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April 14, 2014
Writing about web page http://www.biomedcentral.com/1756-0500/7/111
I came across this piece published in BMC Research Notes a few weeks ago, but have only just found time to comment on it: http://www.biomedcentral.com/1756-0500/7/111
- False positives complicate ancient pathogen identifications using high-throughput shotgun sequencing BMC Research Notes 2014, 7:111 doi:10.1186/1756-0500-7-111 Michael G Campana (email@example.com) Nelly Robles García (firstname.lastname@example.org) Frank J Rühli (email@example.com) Noreen Tuross (firstname.lastname@example.org)
I cannot say that I am too happy with the style of the comments therein on our recent publication of metagenomic recovery of a TB genome from mummified remains (http://www.nejm.org/doi/full/10.1056/NEJMc1302295):
Additionally, a recent study by Chan and colleagues  claiming the identification of multiple strains of pathogenic tuberculosis (Mycobacterium tuberculosis) through non- targeted metagenomic sequencing has demonstrated insufficient analytical rigor to support their conclusions. The authors aligned their sequences against a single strain of pathogenic tuberculosis, but did not account for misalignments or environmental contamination with ubiquitous soil mycobacteria. Chan and colleagues’ data merit reanalysis with appropriate environmental controls. We recommend that the authors of these three studies demonstrate the veracity of their findings using a targeted capture approach and further bioinformatic analysis.
I guess working in Harvard makes people prone to academic arrogance! Perhaps there is also a whiff of sour grapes: they couldn't find any pathogens in their samples by metagenomics so we can't have done too! But dealing with the substance of the comments is easy enough. And ironically, I agree entirely with their earlier comments that these two papers are highly suspect:
(NB they are misreferenced in this paper).
OK, so let's take their points on our study one by one...
- The authors aligned their sequences against a single strain of pathogenic tuberculosis, but did not account for misalignments or environmental contamination with ubiquitous soil mycobacteria.
- Mycobacterium tuberculosis is a genetically monomorphic species, so there is not much to be gained by aligning against multiple strain genomes. But we did also compare the SNP profiles of our genomes with the recent close relative 7199/99. In the standard filtering that we employed, SNPS with low/high coverage and low mapping scores were removed, thus avoiding problems with repetitive DNA. The fact the majority of the mixed SNPs matched those of 7199/99 and H37Rv confirms that they are real. Plus, we did discuss the presence of environmental Actinobacteria in the metagenome in the Supplementary Material, where we report the presence of a Nocardia sp at around 200X coverage and of a relative of Thermobifidia fusca at around 10X coverage. We binned contigs according to Z score and coverage to avoid mixing up reads from different species. And we obtained deep and even coverage of the M. tuberculosis genome, which cannot be accounted for by misinterpretation of matches to environmental species. We have seen such spurious matches in some analyses, but they appear only when a low-stringency approach is applied to mapping and are obvious because they show spikey coverage limited to conserved regions (e.g. rRNA genes) rather than across the whole genome.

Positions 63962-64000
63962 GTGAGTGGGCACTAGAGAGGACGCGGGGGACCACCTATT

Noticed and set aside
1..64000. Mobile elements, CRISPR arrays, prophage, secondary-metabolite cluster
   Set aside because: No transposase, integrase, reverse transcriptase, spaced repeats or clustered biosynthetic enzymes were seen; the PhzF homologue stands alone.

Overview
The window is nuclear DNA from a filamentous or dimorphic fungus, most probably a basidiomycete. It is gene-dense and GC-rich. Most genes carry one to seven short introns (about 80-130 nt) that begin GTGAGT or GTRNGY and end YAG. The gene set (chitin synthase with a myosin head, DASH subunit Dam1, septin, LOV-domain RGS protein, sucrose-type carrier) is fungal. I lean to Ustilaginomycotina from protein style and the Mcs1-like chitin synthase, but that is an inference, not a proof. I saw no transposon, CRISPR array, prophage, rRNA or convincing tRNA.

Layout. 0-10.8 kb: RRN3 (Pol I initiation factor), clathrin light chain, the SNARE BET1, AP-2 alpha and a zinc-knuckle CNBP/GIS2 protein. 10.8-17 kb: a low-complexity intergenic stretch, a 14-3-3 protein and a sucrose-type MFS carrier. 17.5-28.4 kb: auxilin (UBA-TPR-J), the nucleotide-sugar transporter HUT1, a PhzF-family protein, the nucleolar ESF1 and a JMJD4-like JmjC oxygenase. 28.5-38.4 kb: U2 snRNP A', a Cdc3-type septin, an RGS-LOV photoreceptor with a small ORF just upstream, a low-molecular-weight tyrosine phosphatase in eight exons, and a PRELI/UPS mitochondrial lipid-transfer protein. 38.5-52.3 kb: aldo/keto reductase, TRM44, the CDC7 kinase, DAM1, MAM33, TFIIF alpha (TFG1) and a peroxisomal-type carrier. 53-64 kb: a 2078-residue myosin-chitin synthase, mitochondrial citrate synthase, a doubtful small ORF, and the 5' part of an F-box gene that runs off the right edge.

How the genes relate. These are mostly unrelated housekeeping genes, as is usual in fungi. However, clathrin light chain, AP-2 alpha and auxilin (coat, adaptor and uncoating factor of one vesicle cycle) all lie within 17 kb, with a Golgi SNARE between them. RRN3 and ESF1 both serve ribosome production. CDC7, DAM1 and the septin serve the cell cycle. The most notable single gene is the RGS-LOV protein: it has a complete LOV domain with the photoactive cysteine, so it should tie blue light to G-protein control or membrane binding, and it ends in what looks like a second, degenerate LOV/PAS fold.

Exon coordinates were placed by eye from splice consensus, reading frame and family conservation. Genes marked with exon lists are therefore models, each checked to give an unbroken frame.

- Chan and colleagues’ data merit reanalysis with appropriate environmental controls.
- And what might these controls be? We have analysed a piece of lung tissue from mummified remains from a casket rather than the soil. As detailed in previous papers (http://www.ncbi.nlm.nih.gov/pubmed/?term=12576588+12541332+18399990), rigorous efforts were taken to avoid contamination during sampling and storage. We have never grown M. tuberculosis or sequenced TB genomes in the lab. Where else could the M. tuberculosis DNA have come from other than the sampled individual?
- We recommend that the authors of these three studies demonstrate the veracity of their findings using a targeted capture approach and further bioinformatic analysis.
- There is some faulty logic here. We are indeed contemplating using a capture-based approach to increase the sensitivity of our analyses, but this will do nothing for the speciificity of the approach, since any contaminating sequences which map to the pathogenic reference strains in silico are likely to be captured in vitro anyway because of their similarity to the bait. The answer is instead to increase the stringency of mapping and look for a consilience of results from multiple sources of evidence (e.g. evenness of coverage, SNPs that allow an assignment within an established clade), which we have done.
We are continuing to perform metagenomics on mummified material from Vác and on other historical samples and will be publishing additional studies in due course. This is an exciting area of research and one does has to be careful in interpretation, but our findings stand firm. Anyone who wants to repeat the analyses we reported in Chan et al is welcome to do so. The reads are available here:http://www.ncbi.nlm.nih.gov/sra?LinkName=pubmed_sra&from_uid=23863071
But I am afraid I agree with Campana et al when they critiicise the other two papers, Thèves et al because, inter alia, you cannot tell Shigella from E. coli by 16S and Khairat et al, because no sequence data is available in the public domain. Caveat lector! But enjoy the excitement of progress in this field (see also http://www.ncbi.nlm.nih.gov/pubmed/?term=24708363+23765279)